Army of Crime (L'Armée du Crime) (2010)
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as Missak Manouchian
as Madame Elek
as Inspector Pujol
as Mélinée Manouchian
as Thomas Elek
as Feri Boczov
as Olga Bancic
as Marcel Rayman
as Henri Krasucki
as Commissioner David
as Monsieur Dupont
as Monique Stern
as Monsieur Rayman
as Henri Keltekian
as Joseph Darnand
as Narek Tavkorian
as Simon Rayman
as Madame Rayman
as Celestino Alfonso
as German Officer Cormeilles
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Critic Reviews for Army of Crime (L'Armée du Crime)
A solid, spellbinding drama based closely on real history, which along the way offers a not-so-subtle commentary on the diverse, immigrant-rich society of contemporary France.
A passionate act of remembrance.
This is a fact-based story of the French resistance who had to fight not only the Germans but their own people.
There's no sense of the oppression France felt under Nazi rule. It's all just play-acting in period-specific attire. You can almost hear the AD calling lunch.
Virginie Ledoyen stars as Missak's impossibly lovely, stalwart wife, and a troupe of supporting players give life to the men and women who died not for the miserable France of that moment, but for the vision of what it could be.
Audience Reviews for Army of Crime (L'Armée du Crime)
"I think of a hero as someone who understands the degree of responsibility that comes with his freedom." --Bob Dylan
There is something deeply admirable in trying to honor the lives of the international resistance in France(some of who also fought in the Spanish Civil War) during the Nazi occupation, showing that the struggle was bigger than any one country. At the same time, they fed into Nazi propaganda by almost confirming that there is an international Communist conspiracy, thus the title. If contradictory impulses was the biggest fault of "Army of Crime," there still might be enough to salvage here, but a distressing lack of focus and depth dooms the movie to mediocrity. "Army Of Crime" starts with a roll call of the dead with several characters in custody, allowing French authorities to impress the Nazis when it comes to torture.(Anybody who receives a compliment from a Nazi is surely going to hell.) Rewind to 1942 when French Jews feel they have little to fear yet and Germany has just invaded the Soviet Union. In response to that, Marcel Rayman(Robinson Stevenin) has taken to the streets to paint hammer and sickles to show his displeasure of the occupation with his friend Henri Krasucki(Adrien Jolivet) occasionally in tow, before escalating to acts of violence. But none of that is as interesting as the story of Missak Manouchian(Simon Abkarian), a survivor of the Armenian genocide and resistance leader, his life allowing the movie to make a direct connection between atrocities. Sadly, he disappears from the narrative for stretches, allowing for other business to take center stage like assignations and swimming meets, not allowing any narrative momentum to build.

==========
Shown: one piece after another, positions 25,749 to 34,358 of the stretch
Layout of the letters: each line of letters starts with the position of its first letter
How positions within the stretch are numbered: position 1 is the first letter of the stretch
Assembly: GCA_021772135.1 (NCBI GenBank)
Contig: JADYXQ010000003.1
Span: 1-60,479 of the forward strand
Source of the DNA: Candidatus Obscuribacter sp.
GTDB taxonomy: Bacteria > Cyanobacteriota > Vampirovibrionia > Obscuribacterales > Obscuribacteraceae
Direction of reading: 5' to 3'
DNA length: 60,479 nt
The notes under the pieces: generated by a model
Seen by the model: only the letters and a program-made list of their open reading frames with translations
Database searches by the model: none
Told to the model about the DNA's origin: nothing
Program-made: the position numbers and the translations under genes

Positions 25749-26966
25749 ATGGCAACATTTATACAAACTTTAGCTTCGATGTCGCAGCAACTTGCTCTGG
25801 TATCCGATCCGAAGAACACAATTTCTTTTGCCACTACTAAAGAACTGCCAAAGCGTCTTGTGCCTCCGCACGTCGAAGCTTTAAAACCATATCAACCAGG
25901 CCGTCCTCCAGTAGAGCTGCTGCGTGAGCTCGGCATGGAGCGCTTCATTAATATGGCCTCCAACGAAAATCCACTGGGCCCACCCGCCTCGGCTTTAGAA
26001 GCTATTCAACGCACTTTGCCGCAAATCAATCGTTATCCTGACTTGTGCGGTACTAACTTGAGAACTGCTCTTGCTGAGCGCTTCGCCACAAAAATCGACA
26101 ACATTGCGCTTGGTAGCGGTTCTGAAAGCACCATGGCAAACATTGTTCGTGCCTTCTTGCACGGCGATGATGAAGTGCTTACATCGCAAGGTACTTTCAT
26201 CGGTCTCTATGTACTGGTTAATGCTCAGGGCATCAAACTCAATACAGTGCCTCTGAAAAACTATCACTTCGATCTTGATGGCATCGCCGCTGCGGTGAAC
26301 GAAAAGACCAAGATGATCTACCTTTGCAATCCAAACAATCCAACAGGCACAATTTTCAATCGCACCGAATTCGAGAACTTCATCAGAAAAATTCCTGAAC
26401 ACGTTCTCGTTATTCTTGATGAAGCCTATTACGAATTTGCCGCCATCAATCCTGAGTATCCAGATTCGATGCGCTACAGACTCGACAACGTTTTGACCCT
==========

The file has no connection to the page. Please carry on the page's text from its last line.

Leave it to the French to make a movie like this slow, and tedious. But, it is a good depiction of what it's like to live under Nazi occupation. Ordinary, non-violent citizens become a resistance group against evil. In this case, based on true events, people become incredibly courageous and commit acts of revenge against the Nazis. But are finally undone by the French collaborators, in the government and public. Beautifully filmed, and acted.
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